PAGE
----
There are a number of things to keep in consideration when approaching a loose horse. Consider other animals and their position and possible reactions in the pasture. Read the horse’s attitude by watching his body language. Speak calmly and confidently. Approach the horse’s shoulder to limit the horse’s ability to move away. From this position, the handler is able to step toward the head or tail to prevent the horse’s escape. This angle also helps a handler avoid contact with both the front and hind feet.

Tie A Horse Safely

Another basic horsemanship skill is to be able to tie a horse safely, meaning to tie it so that it is unlikely to hurt itself, or anyone or anything nearby. Only tie your horse to objects that it cannot move or pull over. Do not tie a horse to anything that a determined or spooked horse can move. For example, if tying a horse to a fence never tie it to the fence rail, always tie it to the fence post. Fence rails are broken far more easily than fence posts. Never tie your horse to a post or anything else that isn't able to withstand several strong pulls from a frightened horse.

Always tie your horse with a quick release knot and tie your horse at a safe height. A good rule of thumb is to tie a horse so that the rope is tied at about the same height as the horse's back. You can safely tie a horse higher than this, just be sure to allow the horse enough slack that it can hang its head at a natural level. Tying a horse too low will allow a horse to get a leg over the rope, or its head stuck underneath the rope. Tie a horse long enough that it can be comfortable, but not so long that the rope droops down and the horse can step over it. Do not tie with the bridle or the bridle reins. Instead, use a good quality, properly fitting halter and a lead rope. Horses that don't know each other should always be tied with enough distance between each other that they cannot bite or kick one another. Always keep a knife or other suitable tool handy to cut a lead rope if necessary.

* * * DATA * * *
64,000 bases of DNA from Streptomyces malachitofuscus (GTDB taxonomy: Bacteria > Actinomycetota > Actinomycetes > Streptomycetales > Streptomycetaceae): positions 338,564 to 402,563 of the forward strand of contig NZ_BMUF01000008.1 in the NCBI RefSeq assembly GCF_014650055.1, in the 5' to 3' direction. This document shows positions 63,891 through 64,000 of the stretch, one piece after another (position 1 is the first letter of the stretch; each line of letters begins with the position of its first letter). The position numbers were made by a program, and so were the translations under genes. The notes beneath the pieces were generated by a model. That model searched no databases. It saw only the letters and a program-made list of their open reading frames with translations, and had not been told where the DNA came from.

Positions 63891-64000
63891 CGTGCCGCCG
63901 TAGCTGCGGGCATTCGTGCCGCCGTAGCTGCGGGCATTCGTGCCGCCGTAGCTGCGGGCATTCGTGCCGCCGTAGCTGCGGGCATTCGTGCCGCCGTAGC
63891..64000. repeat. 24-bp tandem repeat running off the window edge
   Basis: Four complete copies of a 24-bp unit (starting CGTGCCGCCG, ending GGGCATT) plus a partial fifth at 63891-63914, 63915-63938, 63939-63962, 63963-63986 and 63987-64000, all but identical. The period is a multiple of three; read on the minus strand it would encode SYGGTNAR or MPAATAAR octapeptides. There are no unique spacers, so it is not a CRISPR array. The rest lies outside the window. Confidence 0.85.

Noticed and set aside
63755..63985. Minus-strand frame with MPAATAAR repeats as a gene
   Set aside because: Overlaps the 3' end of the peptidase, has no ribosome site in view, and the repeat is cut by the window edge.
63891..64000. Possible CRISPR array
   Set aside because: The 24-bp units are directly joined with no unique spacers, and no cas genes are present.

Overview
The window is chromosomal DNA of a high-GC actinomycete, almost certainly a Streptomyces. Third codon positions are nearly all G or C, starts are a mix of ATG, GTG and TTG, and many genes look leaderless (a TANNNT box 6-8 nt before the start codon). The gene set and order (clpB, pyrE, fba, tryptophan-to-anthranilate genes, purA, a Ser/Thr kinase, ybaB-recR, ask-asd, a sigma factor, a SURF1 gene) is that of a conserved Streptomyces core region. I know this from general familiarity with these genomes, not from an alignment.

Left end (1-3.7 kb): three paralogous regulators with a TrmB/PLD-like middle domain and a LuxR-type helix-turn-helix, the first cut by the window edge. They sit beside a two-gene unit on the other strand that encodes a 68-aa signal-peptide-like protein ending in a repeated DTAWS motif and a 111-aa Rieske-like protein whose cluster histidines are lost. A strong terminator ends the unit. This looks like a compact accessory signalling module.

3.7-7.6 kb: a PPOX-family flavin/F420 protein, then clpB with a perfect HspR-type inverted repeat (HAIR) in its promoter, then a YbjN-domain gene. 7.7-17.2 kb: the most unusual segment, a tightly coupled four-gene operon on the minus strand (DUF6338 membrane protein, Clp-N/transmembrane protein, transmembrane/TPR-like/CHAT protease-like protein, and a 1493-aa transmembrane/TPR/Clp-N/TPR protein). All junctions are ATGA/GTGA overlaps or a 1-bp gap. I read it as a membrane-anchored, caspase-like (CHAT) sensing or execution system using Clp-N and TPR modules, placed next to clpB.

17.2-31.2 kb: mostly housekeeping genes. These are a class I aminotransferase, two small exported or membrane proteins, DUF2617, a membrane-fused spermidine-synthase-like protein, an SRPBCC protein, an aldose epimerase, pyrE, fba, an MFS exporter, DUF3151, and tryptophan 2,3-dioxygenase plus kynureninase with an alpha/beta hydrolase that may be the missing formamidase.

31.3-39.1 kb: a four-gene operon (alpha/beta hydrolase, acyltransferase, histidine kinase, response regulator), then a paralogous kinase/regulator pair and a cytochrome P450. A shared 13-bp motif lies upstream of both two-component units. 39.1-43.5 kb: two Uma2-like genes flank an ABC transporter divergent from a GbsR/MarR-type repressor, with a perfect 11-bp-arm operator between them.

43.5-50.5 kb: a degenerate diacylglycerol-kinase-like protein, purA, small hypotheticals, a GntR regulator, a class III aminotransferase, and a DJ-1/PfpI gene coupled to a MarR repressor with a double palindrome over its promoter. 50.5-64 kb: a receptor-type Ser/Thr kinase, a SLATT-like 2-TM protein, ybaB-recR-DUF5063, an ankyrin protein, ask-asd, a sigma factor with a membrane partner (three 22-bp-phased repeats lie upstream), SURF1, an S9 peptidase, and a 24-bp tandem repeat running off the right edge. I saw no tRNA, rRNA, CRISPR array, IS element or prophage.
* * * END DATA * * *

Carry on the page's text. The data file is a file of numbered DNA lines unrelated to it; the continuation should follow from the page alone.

Trust is essential when working with and around horses. Establish a relaxed and confident relationship with the horse. A horse should willingly accept a person’s presence. It is important to have confidence in the horse’s manners and behavior. However, never take an animal for granted and always be alert when working with any horse.